Once and again, people ask me the question “what is the most important thing in landscape photography?” Of course, this question cannot be answered unequivocally due to the many ingredients of a good picture, but there is no doubt that light is one of the essentials of many good pictures.
Light widely determines our technical approach and puts its basic mood over the scenes. It defines intensity, models the subjects, and is often the main motif by itself.
I took this collection of four pictures of the same iceberg around the end of May 2013 on four different occasions over several days (altogether there were even 5 variants, but 4 are better arranged in one picture).
It was only at home that I discovered that the pictures showed almost exactly the same section of an iceberg in different lighting situations — so diverse was the effect of the position of the sun and the weather as well as the rotation and position of the slowly drifting iceberg relative to the sun.
In the upper left, you can see afternoon backlighting with amber-colored ice fragments on the water surface.
In the upper right, there is the typical mercury light of the Arctic when the sky is overcast.
In the lower left, the night sun hides behind a cloud bank.
In the lower right, there is the unbelievable light of the midnight sun shining below a dense cloud cover, which makes the ice shine like gold when the sky is dark.
It is, by the way, not the first time this has happened to me — from such series I have concluded that my inner compass for image aesthetics seems to provide reproducible results in a certain way since in different lighting situations I unconsciously chose the same characteristic image framing several times.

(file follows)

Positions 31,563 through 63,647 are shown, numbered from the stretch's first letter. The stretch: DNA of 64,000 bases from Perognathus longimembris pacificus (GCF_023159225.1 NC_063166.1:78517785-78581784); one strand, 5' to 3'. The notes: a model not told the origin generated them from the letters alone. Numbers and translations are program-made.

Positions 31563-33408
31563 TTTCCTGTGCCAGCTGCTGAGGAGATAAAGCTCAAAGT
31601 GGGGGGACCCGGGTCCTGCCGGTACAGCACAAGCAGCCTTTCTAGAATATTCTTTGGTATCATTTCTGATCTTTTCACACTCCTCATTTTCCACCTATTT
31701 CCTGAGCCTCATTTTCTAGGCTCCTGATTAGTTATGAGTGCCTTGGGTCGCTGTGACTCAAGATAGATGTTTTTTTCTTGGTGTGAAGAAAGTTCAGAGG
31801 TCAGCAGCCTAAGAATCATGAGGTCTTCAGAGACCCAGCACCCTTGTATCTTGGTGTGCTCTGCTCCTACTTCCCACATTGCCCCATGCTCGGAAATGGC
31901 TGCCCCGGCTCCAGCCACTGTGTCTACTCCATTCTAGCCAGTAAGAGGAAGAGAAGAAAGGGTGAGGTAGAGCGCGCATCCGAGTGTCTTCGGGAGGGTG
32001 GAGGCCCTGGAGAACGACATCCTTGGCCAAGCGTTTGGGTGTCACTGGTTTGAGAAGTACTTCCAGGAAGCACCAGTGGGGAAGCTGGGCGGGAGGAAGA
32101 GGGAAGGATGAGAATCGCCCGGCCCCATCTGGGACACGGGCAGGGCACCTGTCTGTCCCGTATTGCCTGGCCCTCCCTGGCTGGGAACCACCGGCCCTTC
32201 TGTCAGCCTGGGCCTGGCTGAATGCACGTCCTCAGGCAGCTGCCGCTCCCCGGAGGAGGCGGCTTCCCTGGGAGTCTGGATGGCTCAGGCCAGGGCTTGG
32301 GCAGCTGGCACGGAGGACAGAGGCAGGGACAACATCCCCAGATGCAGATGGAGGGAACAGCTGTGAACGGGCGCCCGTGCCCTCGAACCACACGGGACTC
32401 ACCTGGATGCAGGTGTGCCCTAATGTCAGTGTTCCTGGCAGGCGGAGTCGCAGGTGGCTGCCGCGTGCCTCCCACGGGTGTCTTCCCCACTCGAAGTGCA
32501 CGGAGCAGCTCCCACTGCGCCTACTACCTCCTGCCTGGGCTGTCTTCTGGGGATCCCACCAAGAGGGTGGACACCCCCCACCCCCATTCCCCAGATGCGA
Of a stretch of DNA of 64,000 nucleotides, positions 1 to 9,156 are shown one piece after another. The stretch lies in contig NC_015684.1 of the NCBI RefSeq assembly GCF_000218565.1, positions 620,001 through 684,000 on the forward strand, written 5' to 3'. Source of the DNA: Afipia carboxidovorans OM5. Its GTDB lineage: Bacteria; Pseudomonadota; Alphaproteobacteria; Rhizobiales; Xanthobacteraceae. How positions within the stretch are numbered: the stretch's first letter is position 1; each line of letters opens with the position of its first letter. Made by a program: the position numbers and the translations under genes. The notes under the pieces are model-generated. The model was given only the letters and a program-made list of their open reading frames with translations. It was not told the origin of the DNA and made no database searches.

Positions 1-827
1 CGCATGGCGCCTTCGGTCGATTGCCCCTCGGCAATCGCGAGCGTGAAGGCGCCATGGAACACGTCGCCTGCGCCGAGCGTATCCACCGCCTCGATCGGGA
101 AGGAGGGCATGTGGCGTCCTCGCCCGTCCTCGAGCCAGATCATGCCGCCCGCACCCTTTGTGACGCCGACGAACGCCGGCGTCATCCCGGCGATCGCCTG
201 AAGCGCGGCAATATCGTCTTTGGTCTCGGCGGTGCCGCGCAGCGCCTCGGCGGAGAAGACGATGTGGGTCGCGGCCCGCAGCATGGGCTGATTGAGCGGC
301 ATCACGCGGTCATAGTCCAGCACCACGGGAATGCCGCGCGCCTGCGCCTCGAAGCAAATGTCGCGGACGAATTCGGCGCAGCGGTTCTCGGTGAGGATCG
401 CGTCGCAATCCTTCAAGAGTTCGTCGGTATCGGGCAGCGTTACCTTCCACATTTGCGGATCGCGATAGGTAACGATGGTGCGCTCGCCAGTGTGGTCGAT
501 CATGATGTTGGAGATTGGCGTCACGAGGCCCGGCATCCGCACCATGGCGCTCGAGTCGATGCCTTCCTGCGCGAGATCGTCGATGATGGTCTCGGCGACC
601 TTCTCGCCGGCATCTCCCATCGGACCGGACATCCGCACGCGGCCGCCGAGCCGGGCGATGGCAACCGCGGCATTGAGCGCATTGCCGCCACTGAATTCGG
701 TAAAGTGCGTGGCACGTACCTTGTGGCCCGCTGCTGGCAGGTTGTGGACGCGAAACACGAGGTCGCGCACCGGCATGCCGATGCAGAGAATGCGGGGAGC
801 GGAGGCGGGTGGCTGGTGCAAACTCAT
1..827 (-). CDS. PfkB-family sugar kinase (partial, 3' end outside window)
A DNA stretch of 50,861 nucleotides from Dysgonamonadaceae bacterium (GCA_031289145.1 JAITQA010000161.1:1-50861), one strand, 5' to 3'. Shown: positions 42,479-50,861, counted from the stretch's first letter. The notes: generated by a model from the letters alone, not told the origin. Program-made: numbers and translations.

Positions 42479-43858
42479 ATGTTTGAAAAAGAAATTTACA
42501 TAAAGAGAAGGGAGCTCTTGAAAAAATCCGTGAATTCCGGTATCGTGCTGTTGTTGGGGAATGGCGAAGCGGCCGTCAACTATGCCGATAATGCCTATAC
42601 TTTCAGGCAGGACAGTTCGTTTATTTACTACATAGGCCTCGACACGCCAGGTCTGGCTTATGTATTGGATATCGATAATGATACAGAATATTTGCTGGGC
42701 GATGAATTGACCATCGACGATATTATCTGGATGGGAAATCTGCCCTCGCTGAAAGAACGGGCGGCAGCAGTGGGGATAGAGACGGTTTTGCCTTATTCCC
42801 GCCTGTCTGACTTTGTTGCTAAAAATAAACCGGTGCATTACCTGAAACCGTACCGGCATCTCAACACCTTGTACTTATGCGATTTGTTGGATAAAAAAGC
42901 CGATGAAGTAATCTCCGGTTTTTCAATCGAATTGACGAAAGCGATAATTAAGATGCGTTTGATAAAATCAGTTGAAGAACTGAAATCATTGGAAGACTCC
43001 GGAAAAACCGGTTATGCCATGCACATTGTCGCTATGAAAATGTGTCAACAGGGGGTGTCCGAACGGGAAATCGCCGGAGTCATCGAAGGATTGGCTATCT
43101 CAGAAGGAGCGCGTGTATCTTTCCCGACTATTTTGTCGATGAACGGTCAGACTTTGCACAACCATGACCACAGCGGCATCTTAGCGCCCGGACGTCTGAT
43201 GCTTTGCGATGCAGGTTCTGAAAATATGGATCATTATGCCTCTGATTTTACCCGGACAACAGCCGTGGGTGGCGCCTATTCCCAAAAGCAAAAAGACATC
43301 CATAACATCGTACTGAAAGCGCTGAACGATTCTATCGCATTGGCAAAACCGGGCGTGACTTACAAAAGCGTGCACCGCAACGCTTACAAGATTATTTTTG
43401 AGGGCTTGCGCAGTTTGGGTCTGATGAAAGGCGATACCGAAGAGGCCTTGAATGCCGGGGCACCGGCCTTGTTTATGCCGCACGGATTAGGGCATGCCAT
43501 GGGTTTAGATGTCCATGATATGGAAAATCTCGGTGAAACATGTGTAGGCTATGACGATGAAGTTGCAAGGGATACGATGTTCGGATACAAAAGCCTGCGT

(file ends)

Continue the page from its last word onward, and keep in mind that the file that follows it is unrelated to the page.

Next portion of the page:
On the one hand, this sounds good to me, as I can assume that my compositions are not purely random products. On the other hand, it makes me ask myself the question of whether I did not reproduce myself by selecting a section, just like a predictable photo robot. However, I have to postpone the clarification of this question, as I haven’t given it enough thought yet.
After all, I am satisfied with the result of the comparable image frames inasmuch as that they look somewhat aesthetic in each of the light situations and on the other hand clearly show the different effects of the image component “light”.
About the author: Stephan Fürnrohr is a photographer born, raised, and living in Bavaria, Germany. The opinions expressed in this article are solely those of the author. You can find more of Fürnrohr’s work on his website, Facebook, and Twitter. This article was also published here.